I liked the winner of the National Library of the Czech Republic by Jan Kaplicky of future systems. Our commenters mostly didn't. "I think you should be more unkind about it , did someone sneeze? I can't begin to imagine how this qualifies as "green"." Jim Kunstler, who I usually agree with, calls it his Eyesore of the month and notes: Depicted at ground level, the Czech National Library Organism is systematically grazing on smaller protozoans lulled by the music of Antonin Dvorak into ascending the purple pseudo-tongue at center."
The Mayor doesn't like it. The current President of the Republic doesn't like it. Vaclav Havel does.
Stephen Bayley of the Guardian likes it. He notes that it is a difficult moment for libraries and that their roles are changing rapidly.
"Obviously, the great libraries belong to the Gutenberg era. Now their practical role is under scrutiny. Colin St John Wilson spent his entire working life on the magnificent British Library only to find ink conceding to electrons before it was complete. They had a similar experience in Paris where Dominique Perrault built what became known as the TGB (for Tres Grande Bibliotheque) out in the Tolbiac suburbs of eastern Paris. Competely useless as a storage or research facility, its sole purpose was to be a monument for Mitterrand who died a few weeks after its opening in 1995."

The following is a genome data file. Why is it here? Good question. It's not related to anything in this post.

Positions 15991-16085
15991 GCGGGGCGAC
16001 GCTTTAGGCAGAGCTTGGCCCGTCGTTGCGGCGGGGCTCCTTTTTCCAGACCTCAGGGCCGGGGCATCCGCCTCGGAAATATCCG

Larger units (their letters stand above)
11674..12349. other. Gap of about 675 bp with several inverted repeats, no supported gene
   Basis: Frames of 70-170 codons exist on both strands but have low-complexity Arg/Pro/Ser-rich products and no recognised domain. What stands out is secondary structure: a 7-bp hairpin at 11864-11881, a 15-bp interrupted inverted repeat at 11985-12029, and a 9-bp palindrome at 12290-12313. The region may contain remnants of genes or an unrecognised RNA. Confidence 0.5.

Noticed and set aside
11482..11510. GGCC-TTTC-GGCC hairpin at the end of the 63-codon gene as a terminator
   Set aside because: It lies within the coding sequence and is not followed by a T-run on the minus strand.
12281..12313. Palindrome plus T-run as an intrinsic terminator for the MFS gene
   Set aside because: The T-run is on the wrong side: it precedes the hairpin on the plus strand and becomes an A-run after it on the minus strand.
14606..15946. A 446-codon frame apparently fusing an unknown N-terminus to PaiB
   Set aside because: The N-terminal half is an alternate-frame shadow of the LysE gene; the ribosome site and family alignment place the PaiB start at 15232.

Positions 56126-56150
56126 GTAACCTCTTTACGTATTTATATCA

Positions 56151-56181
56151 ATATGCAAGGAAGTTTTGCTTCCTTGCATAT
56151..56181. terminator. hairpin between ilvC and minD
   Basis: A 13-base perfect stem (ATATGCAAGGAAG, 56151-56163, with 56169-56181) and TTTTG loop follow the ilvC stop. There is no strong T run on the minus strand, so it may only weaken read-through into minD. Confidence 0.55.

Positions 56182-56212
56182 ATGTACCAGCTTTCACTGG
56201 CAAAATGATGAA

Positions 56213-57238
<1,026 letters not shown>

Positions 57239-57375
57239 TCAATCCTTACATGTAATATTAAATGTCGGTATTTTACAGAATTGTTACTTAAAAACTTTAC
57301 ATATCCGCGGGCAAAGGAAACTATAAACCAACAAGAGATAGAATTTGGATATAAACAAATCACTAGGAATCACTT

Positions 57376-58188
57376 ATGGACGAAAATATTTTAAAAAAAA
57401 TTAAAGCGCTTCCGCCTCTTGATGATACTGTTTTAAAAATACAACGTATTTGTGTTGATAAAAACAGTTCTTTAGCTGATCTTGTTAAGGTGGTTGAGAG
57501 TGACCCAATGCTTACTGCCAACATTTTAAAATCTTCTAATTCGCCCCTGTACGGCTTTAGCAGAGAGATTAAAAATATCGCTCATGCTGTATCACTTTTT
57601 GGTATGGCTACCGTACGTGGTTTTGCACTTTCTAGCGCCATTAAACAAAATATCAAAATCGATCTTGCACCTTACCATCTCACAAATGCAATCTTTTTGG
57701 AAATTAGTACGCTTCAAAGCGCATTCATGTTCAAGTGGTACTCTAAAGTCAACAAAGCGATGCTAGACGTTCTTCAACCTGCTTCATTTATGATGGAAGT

The people of Prague evidently like it too: "12,000 people have signed a petition insisting it is built....Kaplicky says, has people hooting in the street and the passport guys at the airport saying 'good luck' to him in English, the politicos have nodded it through. Kafka wrote: 'It is not necessary to accept everything as true, one must only accept it as necessary.' Quite so. Eva Jiricna added: 'The baby has been born and it will need a lot of care to turn into an adult of some integrity.' This amazing design is really and truly a part of Czech national identity.::The Guardian